Despite this far from loving upbringing Tours was a town he returned to again and again, describing it once as “amorous, buxom, blooming”; the town, and its Gothic Cathedral Saint-Gatien, the Abbaye de Marmoutier, and the grandiose Pont Wilson bridge are mentioned in more than 40 of his works. The most atmospheric spot of all is the Hotel du Theatre. Located opposite the opera house this is the intimate spot (called Pension Le Guay in Balzac’s time) where young Honore learned to read and write between the ages of five and eight. The hotel today has a dedicated Balzac nook where you can sip coffee (Balzac drank up to 50 cups a day) and get cracking on Le Comedie humaine.
There may not be quite so many Gauloises smokers and there are definitely fewer black polo necks on display but the outdoor tables at Café de Flore on the Parisian Left Bank still exude a bohemian air. This is where Jean Paul Sartre, along with his partner Simone de Beauvoir and a motley crew of the city’s intellectual elite would discuss essence, existence and (possibly) the larcenous price of a café au lait in this defiantly unchanging café- still with the Formica and nicotine stained wood interiors that the existentialist thinkers would have known.
From here it’s a five minute walk to place Saint-Sulpice, home to Cafe de la Mairie. This was where Sartre and Albert Camus would regularly meet during their tenures working on the radical left-wing newspaper Combat. It’s also known as the last place they met, a fierce argument in 1951 resulted in the two of them never speaking again. Over in Montparnasse Cemetery lies Sartre’s final resting place. Despite numerous infidelities and fallings out, Sartre and de Beauvoir were buried together (Simone died in 1986, six year after Sartre). You can find their modest grave by picking up a free map from the warden’s hut. The faded sandstone grave does usually have some brash licks of colour on it; lipstick marks from those who kiss the headstone. Hell is other people indeed.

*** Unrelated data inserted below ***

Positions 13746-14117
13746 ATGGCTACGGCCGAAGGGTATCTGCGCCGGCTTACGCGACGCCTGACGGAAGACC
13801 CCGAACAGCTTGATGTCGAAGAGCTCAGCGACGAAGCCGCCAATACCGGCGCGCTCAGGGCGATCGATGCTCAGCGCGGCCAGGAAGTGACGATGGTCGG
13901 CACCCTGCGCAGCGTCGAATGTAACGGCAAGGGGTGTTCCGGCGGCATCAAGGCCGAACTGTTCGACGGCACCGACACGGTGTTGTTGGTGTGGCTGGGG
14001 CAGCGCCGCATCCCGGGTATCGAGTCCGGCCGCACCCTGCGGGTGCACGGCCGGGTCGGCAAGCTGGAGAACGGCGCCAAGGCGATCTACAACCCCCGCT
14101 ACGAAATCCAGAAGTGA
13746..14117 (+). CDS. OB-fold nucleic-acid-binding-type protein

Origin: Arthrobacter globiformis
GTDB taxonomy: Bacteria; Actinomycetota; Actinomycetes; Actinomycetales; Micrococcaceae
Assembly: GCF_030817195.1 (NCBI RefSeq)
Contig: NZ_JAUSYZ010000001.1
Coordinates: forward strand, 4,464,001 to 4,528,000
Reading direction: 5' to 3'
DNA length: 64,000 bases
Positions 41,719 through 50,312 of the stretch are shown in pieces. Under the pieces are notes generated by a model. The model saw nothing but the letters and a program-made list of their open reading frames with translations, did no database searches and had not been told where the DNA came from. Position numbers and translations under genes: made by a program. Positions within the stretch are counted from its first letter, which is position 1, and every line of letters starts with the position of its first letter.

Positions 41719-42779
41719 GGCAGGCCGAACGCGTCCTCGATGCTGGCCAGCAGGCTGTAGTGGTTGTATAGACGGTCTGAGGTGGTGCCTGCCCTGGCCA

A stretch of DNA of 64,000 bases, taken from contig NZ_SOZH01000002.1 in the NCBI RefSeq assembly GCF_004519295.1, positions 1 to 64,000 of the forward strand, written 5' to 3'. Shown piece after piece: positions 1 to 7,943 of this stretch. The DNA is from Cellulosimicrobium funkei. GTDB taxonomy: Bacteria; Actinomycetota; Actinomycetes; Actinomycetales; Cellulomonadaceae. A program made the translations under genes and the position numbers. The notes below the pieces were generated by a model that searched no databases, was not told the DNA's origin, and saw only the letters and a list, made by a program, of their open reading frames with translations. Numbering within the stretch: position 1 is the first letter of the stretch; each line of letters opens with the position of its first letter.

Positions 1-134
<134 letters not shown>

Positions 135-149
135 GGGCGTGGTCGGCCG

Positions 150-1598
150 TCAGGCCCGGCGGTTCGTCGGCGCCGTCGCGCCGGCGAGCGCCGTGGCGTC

“My house remains for me what it always was, a relic, a burrow, a citadel, the museum of my youth”, wrote the grande dame of French letters back in 1907. Colette’s famously acute vanity and high self-regard suggests she would be delighted by the meticulous retro-fitting of her childhood home in Saint-Sauveur-en-Puisaye, 100 miles from Paris, into how it would have looked during her time there.
Away from the salon style furnishings of the house (think pianos, oil lamps and acres of terracotta and marble) the village, in the departement of Burgundy, L’Yonne, is also home to the Musee Colette. Housed in an ancient chateau and opened by her only child Colette de Jouvenel in the 1990s, the rooms are full to the brim with photos of Colette and her family. Around 100km east in the pretty town of Saulieu Colette’s favourite restaurant is still in business. Called L’Hostellerie de la Côte in her time, the name may have changed to Relais Bernard Loiseau but the lusty Burgundian dishes of frogs legs and hazelnut liqueur soufflé are as rich and robust as she would have remembered.